Briefly Noted: Why Tough Teachers Get Good Results

Well now. Here is a politically incorrect take on pedagogy. In a recent piece for the Wall Street Journal, Joanne Lipman argues that there are more than a few clues that tough teachers get better results than softies.[1] She begins by reminiscing about her high school music teacher who, apparently, was one arduous abecedary. “He made us rehearse until our fingers almost bled. He corrected our wayward hands and arms by poking at us with a pencil.” She notes—accurately, in the opinion of your scribe—that today he would be fired. “But when he died a few years ago he was celebrated.” Forty years worth of former students came to his funeral. Not all music pros, but all appreciative because Mr. K had made them work hard and in so doing made them believe they could achieve what they worked at.

In deference to Mr. K, Lipman argues, “It’s time to revive old-fashioned education. Not just traditional but old-fashioned in the sense that so many of us knew as kids, with strict discipline and unyielding demands. Because here’s the thing: it works.” And again, “The conventional wisdom holds that teachers are supposed to tease knowledge out of students, rather than pound it into their heads. . . . But the conventional wisdom is wrong.” Toward the end of resurrecting Mr. K’s style of stern and stringent pedagogy, Lipman offers eight clues to highly effective teaching. I note the eight clues, while offering a comment here and there.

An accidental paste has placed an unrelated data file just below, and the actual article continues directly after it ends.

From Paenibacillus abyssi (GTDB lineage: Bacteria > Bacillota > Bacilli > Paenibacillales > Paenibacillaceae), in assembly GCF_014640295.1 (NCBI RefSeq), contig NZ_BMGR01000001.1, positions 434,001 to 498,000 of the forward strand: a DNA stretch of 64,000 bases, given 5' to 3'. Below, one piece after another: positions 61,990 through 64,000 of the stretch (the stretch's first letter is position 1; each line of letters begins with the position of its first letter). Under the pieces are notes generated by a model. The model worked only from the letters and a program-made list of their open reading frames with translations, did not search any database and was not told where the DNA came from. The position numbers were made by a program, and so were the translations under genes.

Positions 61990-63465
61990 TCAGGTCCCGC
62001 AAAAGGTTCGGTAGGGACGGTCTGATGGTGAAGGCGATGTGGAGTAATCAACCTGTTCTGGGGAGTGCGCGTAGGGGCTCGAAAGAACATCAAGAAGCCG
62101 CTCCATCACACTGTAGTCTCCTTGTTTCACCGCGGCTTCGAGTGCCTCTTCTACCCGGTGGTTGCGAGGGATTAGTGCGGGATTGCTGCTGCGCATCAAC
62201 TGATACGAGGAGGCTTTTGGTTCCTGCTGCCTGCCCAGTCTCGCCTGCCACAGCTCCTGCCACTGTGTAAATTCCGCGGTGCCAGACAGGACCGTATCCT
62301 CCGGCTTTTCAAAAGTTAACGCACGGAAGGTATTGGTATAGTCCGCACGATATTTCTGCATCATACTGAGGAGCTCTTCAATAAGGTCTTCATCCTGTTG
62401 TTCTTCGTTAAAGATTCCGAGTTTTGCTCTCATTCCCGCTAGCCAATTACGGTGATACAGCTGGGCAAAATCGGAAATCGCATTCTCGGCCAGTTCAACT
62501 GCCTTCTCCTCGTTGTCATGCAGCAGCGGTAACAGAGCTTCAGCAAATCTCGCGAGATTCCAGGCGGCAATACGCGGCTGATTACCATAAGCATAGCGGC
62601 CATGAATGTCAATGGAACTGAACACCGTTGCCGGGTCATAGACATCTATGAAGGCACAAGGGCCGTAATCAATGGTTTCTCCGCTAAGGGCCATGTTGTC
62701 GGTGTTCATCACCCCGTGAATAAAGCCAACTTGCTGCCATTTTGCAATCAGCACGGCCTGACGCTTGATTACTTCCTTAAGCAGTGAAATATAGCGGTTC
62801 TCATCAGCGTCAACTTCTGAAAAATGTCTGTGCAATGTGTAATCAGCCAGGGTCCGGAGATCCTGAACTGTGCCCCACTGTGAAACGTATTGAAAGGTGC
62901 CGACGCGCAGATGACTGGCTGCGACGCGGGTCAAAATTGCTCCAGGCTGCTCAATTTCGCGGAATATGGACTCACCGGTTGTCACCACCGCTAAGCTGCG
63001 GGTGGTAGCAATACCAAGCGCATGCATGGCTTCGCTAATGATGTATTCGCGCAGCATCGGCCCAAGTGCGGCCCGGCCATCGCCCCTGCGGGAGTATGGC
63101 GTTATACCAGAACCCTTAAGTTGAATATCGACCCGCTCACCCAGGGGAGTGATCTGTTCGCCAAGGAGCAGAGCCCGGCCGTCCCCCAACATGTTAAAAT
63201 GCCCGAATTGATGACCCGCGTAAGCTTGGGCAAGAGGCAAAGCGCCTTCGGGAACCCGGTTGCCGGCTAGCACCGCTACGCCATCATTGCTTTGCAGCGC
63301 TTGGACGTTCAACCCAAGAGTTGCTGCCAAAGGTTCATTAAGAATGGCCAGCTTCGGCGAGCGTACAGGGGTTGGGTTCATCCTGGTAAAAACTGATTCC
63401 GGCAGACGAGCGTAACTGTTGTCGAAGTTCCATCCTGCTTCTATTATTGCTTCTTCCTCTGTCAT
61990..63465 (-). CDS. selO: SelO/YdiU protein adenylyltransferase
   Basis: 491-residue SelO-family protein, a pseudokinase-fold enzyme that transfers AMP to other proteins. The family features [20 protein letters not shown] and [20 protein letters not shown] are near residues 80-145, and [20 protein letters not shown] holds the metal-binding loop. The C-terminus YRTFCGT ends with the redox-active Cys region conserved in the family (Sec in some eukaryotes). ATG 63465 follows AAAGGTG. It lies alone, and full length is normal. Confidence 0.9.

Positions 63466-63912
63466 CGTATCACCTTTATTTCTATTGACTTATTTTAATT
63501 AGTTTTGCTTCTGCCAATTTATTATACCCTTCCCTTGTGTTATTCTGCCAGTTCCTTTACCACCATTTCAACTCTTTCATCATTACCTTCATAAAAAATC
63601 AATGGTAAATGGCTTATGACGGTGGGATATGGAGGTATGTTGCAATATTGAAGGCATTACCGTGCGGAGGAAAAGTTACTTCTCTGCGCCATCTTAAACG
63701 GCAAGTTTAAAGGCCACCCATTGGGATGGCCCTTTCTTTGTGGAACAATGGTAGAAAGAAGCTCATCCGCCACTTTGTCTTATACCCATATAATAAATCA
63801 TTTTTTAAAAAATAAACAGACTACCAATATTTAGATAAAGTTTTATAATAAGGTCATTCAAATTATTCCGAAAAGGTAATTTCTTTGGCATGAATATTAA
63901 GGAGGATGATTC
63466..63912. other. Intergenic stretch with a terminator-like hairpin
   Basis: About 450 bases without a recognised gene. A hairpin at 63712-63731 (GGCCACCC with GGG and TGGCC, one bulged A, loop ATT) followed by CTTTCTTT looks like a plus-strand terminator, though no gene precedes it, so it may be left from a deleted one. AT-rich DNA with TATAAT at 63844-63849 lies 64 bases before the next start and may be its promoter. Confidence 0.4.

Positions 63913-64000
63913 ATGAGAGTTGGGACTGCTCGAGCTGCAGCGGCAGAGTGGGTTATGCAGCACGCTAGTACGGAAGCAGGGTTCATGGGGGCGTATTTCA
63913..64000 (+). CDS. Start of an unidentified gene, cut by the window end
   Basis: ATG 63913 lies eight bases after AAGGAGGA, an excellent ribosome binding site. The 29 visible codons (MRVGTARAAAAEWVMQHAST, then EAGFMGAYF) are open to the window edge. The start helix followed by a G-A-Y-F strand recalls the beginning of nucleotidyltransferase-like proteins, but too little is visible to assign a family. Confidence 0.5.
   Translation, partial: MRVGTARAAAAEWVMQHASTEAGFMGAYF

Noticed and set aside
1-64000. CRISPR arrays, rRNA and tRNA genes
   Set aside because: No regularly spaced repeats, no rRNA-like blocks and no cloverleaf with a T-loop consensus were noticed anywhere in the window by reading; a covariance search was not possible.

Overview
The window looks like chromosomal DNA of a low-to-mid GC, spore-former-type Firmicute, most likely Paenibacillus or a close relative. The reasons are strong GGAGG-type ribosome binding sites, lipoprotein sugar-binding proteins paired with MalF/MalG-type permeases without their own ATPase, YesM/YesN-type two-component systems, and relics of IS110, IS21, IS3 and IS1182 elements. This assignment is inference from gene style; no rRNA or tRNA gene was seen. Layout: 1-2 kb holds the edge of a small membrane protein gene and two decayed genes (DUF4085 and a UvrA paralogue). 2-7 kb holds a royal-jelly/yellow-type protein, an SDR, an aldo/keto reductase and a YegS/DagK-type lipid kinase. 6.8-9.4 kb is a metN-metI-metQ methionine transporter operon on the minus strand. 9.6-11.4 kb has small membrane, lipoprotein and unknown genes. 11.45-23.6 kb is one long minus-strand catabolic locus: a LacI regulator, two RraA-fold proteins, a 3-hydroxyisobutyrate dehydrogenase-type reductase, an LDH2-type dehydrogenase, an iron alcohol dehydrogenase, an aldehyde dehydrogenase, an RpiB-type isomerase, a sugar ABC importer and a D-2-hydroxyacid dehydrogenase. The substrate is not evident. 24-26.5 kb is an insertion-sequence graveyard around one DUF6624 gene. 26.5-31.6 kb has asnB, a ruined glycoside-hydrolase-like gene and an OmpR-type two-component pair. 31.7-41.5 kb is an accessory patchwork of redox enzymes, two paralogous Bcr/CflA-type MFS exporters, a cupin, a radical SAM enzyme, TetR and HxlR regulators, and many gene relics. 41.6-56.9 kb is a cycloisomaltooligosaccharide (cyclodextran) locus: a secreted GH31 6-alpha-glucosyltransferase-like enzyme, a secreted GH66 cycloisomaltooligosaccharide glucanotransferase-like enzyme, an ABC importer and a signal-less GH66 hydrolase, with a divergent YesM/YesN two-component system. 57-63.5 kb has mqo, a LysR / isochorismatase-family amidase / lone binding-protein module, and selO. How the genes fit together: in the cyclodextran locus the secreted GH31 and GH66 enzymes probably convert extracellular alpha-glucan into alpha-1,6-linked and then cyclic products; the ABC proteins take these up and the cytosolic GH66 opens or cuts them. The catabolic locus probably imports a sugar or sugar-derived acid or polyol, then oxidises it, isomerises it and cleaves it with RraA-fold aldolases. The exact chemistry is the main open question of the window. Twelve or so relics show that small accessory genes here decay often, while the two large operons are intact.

1. A little pain is good for you.

Malcom Gladwell in his book Outliers made famous the research of psychologist K. Anders Ericsson, that about 10,000 hours of practice makes one an expert. This seems true enough. Limpan argues though for another point from the same study: “True expertise requires teachers who give ‘constructive, even painful feedback.’” Dr. Ericsson’s study found this to work out in violin performers, surgeons, computer programmers and chess players.

Lipman makes a good point, but not all painful feedback is constructive. One thinks of Roger Ebert’s movie reviews. Take, for example, his review of Transformers: A Revenge for the Fallen: “A horrible experience of unbearable length…. If you want to save yourself the ticket price, go into the kitchen, cue up a male choir singing the music of hell, and get a kid to start banging pots and pans together. Then close your eyes and use your imagination…. Those who think Transformers is a great or even a good film are, may I tactfully suggest, not sufficiently evolved.” Ebert’s feedback was, one suspects, painful but not constructive. A teacher’s feedback might be painful but must always be constructive.

2. Drill, baby, drill.

Rote learning has been increasingly downplayed and even avoided in American education. Yet Lipman points out that students from India, for instance, who specialize in repetitive learning and memorization “ . . . are creaming their peers in the National Spelling Bee Championship.” American students meanwhile struggle with math problems because so few actually nail down the basics; few were made to memorize the multiplication tables.